The question often arises as to whether profits from the sale of assets made by a specific trustee should be treated on capital or revenue account.
There have been a number of cases that have ruled that in the case of a trust investing in assets, the profits are on revenue account but in cases involving investment companies, the profits are on capital account.
The reason for this is that if the taxpayer is a trustee rather than say an investment company, the trustee has fiduciary duties to his beneficiaries which is a relevant factor in the process of characterisation as to whether or not the activities involve a business.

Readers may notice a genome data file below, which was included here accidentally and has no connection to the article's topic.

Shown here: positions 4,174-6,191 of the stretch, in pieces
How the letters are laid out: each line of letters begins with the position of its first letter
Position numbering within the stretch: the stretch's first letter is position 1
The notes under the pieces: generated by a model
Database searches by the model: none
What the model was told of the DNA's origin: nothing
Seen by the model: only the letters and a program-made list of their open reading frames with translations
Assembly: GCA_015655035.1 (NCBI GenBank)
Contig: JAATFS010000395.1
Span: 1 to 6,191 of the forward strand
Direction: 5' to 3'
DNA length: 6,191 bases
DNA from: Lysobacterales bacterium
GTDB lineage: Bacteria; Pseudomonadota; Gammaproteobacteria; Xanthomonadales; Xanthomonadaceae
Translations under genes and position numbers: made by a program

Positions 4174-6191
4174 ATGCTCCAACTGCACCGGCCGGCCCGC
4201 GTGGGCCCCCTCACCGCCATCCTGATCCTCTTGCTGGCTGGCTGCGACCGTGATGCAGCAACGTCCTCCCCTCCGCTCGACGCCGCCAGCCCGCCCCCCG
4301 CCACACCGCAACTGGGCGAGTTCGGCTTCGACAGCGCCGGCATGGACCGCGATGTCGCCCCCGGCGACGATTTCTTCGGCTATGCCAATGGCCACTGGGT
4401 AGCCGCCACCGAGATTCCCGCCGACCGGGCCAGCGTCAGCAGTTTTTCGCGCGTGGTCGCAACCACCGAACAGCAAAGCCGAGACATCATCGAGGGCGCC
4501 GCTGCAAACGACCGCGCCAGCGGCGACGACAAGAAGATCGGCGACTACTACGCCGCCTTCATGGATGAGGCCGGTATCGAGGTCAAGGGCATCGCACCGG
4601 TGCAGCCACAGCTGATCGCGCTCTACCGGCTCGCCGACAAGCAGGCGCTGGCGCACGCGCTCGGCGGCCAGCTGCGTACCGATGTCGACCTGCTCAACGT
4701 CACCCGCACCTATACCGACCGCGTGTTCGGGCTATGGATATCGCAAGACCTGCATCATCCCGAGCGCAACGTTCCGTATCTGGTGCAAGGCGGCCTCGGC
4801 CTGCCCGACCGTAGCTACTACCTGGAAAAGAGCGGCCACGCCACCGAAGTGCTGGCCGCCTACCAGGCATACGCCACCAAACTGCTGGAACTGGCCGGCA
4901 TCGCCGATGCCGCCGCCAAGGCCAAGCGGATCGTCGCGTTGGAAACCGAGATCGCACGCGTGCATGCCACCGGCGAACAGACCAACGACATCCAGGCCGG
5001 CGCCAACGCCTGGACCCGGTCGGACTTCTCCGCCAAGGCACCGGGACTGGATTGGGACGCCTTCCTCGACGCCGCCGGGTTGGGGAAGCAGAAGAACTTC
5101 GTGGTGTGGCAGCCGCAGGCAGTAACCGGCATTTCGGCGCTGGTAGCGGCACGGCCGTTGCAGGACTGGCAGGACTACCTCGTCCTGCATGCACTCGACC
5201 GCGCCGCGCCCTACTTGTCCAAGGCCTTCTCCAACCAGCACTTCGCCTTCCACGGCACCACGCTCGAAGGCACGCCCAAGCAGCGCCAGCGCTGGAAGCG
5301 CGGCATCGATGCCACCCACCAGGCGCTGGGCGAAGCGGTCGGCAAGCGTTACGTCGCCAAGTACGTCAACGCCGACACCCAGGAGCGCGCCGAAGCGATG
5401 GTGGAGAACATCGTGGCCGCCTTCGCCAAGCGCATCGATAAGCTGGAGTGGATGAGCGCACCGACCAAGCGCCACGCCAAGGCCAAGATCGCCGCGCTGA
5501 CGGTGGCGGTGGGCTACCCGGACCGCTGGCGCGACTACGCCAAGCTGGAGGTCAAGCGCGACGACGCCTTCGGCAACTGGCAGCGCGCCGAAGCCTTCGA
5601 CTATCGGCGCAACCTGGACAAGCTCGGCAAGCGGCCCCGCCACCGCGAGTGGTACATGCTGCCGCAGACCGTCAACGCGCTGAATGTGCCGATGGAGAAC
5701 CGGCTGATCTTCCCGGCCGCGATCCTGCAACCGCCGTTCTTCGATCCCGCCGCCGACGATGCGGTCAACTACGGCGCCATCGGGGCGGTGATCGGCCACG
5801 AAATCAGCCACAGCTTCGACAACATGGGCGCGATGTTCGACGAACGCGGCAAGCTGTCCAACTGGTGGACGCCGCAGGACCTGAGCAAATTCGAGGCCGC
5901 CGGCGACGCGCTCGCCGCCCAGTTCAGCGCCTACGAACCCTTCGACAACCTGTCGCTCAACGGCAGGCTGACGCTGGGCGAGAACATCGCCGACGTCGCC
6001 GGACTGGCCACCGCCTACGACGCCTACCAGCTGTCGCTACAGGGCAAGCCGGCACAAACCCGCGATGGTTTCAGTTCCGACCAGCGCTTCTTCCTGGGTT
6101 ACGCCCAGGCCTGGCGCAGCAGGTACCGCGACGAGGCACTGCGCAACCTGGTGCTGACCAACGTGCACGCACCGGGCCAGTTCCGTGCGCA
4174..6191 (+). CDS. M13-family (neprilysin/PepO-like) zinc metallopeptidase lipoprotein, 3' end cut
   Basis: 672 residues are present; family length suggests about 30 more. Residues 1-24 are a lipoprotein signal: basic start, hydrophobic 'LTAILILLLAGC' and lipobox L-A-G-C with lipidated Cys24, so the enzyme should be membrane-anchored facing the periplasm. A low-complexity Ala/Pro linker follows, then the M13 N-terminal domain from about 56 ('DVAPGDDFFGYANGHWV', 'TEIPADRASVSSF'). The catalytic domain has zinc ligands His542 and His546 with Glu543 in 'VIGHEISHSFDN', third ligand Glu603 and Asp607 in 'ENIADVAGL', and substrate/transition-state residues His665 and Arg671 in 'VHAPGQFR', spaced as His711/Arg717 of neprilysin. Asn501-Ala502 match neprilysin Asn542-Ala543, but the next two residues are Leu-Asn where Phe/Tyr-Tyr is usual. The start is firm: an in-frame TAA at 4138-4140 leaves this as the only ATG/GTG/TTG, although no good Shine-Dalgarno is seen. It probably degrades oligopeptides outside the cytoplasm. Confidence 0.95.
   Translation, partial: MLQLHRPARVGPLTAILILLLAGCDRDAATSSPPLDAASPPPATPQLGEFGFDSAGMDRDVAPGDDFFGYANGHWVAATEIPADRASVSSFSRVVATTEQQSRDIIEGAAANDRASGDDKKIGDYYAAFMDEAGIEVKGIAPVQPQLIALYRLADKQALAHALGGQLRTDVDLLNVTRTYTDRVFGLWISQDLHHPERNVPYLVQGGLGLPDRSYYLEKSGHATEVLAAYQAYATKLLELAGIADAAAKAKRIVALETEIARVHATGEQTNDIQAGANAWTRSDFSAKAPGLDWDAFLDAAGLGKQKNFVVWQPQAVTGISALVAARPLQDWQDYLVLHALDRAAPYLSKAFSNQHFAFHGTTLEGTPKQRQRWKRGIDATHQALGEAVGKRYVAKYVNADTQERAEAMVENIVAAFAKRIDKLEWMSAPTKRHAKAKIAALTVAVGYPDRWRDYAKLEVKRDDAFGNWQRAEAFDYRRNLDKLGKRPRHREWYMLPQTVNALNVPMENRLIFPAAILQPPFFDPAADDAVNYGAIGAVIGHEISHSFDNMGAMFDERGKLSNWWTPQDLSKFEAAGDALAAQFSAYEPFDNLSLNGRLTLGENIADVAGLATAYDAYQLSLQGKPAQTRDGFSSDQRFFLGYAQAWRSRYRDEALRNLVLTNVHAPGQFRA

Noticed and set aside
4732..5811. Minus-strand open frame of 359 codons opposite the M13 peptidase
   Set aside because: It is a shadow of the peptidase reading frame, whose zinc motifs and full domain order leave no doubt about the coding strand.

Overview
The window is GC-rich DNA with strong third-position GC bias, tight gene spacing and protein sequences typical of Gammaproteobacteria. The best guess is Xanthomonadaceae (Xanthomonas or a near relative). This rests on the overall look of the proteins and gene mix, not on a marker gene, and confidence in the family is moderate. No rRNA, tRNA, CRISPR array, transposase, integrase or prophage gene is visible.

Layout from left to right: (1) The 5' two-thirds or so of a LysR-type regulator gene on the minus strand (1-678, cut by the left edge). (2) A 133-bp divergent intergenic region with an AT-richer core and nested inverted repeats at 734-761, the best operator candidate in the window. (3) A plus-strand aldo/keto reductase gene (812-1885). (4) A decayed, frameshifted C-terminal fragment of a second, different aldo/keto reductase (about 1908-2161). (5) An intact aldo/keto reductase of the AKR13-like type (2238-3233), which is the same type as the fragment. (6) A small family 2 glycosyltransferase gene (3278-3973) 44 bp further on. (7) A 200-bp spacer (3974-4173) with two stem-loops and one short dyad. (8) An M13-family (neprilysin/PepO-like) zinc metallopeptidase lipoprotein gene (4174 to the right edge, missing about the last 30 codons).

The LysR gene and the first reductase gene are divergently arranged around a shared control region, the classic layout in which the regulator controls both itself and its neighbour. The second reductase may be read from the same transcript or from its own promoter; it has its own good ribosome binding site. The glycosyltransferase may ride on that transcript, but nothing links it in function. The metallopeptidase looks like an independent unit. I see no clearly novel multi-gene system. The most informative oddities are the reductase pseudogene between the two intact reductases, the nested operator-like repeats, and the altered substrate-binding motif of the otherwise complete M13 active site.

The problem has been resolved for managed investment trusts which invest in certain types of assets as they may make an irrevocable election to be taxed on capital account.
However there is still an issue with other types of trusts.
The Commissioner has issued a draft determination on this issue which, with respect, merely states the obvious and does little to assist taxpayers.
The Commissioner says that the mere fact that a gain or loss from an investment is made by an entity in its capacity as trustee of a trust is not conclusive of the question whether the gain or loss is on revenue or capital account. While this is true it does not take account of the trend in cases to treat trusts differently from other taxpayers. He states the obvious that unless a provision of the income tax law applies to treat the gain or loss as either on revenue or capital account, the characterisation process will necessarily involve a wide survey and an exact scrutiny of all relevant factors to determine whether the trustee’s activities constitute a business or profit making scheme.